I don’t know if anyone else likes little books as much as I do, but I’ve been particularly charmed recently by the Penguin Little Black Classics range published to celebrate the 80th anniversary of Penguin Classics. They’re all 80p, which is nice, so I bought a handful in Waterstones a couple of weeks ago and may well buy another handful at some point in the future. To be honest, though, I enjoyed Giovanni Boccaccio’s Mrs Rosie and the Priest so little that I may not bother.
The slim volume contains 4 tales taken from Boccaccio’s Decamaron, written in Tuscany in the 14th century. One is about a man being robbed and himself a thief to regain his losses, one is about an old man being cuckolded by his much younger and very horny wife, the third is about a randy priest tricking a married woman into sex, but in such a cheeky way that their dalliance becomes long term, and the fourth is about a wealthy man marrying a poor woman and treating her appallingly in order to ascertain that she is a good and dependable wife.*
This is a little earlier than Chaucer’s The Canterbury Tales, and it has that same ribald humour to it. Everyone’s driven by lust, everyone is selfish and self-involved, everyone is forgiven every indiscretion at the end of the story. Consequences are few, and most characters are only concerned with immediate gratification. It’s old story-telling, simplistic. This happens, that happens, something else happens, et cetera et cetera. It’s not really, for me, very engaging, but I am modernity-minded when it comes to literature.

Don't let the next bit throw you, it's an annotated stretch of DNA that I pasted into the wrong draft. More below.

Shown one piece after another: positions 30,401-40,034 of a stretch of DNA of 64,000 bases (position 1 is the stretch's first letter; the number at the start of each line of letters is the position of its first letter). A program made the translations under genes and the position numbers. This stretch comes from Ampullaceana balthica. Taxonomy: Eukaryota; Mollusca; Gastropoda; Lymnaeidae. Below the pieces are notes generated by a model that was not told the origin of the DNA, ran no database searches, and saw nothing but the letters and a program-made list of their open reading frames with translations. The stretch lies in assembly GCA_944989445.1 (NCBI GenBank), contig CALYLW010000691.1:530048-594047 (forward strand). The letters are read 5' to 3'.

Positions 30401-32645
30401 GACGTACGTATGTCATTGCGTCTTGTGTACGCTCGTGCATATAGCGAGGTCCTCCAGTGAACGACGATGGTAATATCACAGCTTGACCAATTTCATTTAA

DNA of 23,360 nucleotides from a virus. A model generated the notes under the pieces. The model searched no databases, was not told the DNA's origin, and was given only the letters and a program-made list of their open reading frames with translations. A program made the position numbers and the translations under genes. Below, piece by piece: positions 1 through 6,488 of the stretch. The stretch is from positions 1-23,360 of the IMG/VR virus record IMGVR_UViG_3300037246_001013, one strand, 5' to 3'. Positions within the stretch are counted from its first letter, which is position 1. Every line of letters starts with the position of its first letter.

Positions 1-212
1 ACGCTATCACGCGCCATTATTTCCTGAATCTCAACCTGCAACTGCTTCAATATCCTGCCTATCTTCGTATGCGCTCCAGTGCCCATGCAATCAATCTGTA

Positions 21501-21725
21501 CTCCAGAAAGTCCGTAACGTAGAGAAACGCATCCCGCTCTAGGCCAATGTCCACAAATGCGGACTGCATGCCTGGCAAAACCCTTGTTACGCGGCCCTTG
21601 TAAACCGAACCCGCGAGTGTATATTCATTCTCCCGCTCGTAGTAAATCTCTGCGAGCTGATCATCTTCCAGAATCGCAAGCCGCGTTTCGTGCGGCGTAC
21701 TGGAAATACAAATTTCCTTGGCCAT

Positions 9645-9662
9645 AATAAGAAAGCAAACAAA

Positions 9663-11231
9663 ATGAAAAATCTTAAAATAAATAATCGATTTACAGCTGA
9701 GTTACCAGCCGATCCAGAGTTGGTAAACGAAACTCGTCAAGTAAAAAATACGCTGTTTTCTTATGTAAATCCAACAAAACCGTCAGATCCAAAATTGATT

Four short stories, and few points of relevance to a contemporary reader. Yes, lust still exists, petty crime still exists, corrupt priests still exist and abusive husbands still exist, but private behaviour is now so much more public than it was then, that a lot of the quasi-morals are lost, Boccaccio’s souls too superstitious and secretive to resonant with the capitalised Now. At 60 pages, it’s an interesting introduction to medieval Italian literature, but in terms of narrative and structure and tone it offers nothing that isn’t offered by similar texts from the same period. Which, in my opinion, is very little.
A historical exercise, not a literary pleasure. If you’re considering any of these 80 pence books, don’t go for this one, no matter how enticing its one-sentence blurb… #Underwhelmed.
* Echoes of Job, which I’m sure wouldn’t have been lost on a medieval Italian readership.